Dog Mushing

The use of dogs as draft animals started thousands of years ago and, in North America, there are references that date back to before European contact. Dogs were used to transport a variety of cargoes, particularly when weather conditions prohibited transport by any other means. Dogs pulled people,  gold mining equipment, food, medicines and other supplies, sometimes over great distances. As other forms of transport developed that could be utilized in harsh winter conditions, the use of dogs as draft animals declined, although this form of transportation is still utilized in some rural communities in Alaska and northern Canada. Today, dog mushing is primarily for sport and recreation and is the official state sport of Alaska. There are many dog mushing sporting events in Alaska, as well as other states and countries and two of the more well-known events include the Iditarod and the Yukon Quest.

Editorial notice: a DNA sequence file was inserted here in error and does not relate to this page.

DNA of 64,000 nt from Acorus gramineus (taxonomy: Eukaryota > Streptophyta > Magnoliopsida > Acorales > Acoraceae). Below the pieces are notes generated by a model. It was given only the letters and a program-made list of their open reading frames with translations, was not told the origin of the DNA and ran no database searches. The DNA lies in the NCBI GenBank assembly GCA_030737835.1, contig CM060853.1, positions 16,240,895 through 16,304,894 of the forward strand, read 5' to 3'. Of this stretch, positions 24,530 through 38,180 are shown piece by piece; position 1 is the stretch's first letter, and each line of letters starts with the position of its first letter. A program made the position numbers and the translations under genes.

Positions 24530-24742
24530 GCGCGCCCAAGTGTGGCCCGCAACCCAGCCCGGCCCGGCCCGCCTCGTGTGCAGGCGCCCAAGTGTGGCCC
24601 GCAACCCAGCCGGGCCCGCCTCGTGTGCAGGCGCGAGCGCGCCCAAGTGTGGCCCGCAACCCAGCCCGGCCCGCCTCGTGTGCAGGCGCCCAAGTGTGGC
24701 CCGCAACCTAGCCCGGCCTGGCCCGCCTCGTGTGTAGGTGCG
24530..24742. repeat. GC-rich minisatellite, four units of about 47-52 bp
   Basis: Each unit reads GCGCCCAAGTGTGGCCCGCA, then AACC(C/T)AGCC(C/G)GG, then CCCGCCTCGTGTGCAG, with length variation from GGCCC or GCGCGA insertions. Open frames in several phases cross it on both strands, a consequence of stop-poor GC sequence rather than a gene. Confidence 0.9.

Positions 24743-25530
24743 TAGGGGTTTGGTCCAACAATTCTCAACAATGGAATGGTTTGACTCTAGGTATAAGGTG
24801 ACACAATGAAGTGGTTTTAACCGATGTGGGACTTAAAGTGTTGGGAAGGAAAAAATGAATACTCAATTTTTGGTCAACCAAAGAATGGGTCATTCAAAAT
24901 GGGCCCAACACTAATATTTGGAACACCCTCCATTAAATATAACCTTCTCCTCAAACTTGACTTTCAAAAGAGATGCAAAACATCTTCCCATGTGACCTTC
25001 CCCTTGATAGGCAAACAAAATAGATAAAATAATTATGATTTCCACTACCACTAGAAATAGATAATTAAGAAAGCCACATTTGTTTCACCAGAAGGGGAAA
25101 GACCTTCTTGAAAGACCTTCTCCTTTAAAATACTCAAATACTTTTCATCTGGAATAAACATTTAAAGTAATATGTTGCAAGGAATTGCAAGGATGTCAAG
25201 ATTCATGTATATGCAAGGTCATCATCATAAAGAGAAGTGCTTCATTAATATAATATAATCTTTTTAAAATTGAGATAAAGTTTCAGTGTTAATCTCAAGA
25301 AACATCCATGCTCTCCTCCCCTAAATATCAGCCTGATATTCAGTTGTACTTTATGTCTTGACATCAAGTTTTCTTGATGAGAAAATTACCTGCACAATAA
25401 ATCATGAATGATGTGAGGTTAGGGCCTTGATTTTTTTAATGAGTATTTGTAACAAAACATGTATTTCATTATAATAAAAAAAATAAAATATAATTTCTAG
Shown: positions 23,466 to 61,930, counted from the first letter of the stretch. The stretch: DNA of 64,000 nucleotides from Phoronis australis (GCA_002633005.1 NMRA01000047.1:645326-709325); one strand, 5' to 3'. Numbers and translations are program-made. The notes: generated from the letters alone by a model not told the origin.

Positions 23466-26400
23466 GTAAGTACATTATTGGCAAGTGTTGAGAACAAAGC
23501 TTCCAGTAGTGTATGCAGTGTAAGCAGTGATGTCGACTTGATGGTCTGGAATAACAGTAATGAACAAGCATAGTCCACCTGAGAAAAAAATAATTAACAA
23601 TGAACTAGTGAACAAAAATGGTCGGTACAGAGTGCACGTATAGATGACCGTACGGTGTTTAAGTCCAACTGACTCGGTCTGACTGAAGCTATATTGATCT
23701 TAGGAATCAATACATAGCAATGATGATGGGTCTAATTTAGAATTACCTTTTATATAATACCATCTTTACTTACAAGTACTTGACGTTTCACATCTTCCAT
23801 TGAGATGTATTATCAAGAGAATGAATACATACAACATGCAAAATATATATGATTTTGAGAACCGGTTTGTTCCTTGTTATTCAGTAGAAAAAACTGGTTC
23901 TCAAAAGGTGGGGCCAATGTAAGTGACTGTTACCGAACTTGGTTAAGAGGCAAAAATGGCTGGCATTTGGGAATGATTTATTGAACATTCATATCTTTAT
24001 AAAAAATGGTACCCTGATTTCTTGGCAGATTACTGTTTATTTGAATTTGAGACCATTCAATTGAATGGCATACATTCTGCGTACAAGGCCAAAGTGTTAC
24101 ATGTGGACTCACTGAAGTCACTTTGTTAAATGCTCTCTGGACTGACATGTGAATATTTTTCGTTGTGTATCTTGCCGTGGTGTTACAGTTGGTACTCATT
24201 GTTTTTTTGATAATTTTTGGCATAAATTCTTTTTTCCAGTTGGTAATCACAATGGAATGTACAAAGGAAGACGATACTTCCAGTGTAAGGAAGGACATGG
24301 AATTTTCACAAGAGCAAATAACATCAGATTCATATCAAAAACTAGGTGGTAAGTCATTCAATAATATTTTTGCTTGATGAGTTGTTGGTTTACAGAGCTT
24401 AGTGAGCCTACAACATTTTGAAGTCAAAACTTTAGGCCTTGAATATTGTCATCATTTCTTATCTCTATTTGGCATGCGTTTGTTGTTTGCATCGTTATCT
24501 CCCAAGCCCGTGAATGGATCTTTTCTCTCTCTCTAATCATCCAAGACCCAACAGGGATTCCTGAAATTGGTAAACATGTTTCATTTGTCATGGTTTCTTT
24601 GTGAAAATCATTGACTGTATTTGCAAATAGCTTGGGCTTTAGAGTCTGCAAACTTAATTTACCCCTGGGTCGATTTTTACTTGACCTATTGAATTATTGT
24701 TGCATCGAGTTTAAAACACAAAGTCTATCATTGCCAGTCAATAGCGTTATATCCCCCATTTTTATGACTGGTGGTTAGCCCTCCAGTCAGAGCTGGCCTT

The original working sled dogs were bred for strength, stamina and size since they were used for pulling heavy loads. This type of dog was much more commonly represented in the movies. Sled dogs today are bred for speed and endurance so they look much different than their famous predecessors. They weigh much less, between 35-70 lbs. and look much less ferocious.   The most common breed of sled dog is the Alaskan Husky, a mongrel that first appeared in the 1800’s.  They are a mix of a variety of breeds including hound, border collie, Siberian Husky and others.  The sled dog has an efficient gait and can move at speeds of 28 mph.  They have webbed feet that act as a snowshoe and their tails protect their nose and feet from freezing when bedding down for the night.  Their fur is  double-coated and the blood vessels in the legs have a unique arrangement that protect against frostbite.  In addition to particular physical characteristics, sled dogs are bred also for particular behavioral attributes.  These dogs must be social in nature and must have good focusing ability.  Many dog sled kennels offer hands-on experiences, allowing visitors to handle the puppies.  This helps to develop socialization in the puppy as well as providing a unique and happy experience for the guest.  The Wolf Den Kennel, located in Cantwell, Alaska, near the Cantwell RV Park, provides a presentation, demonstration and hands-on experiences with the puppies.  So plan for a kennel visit when you are in Alaska.

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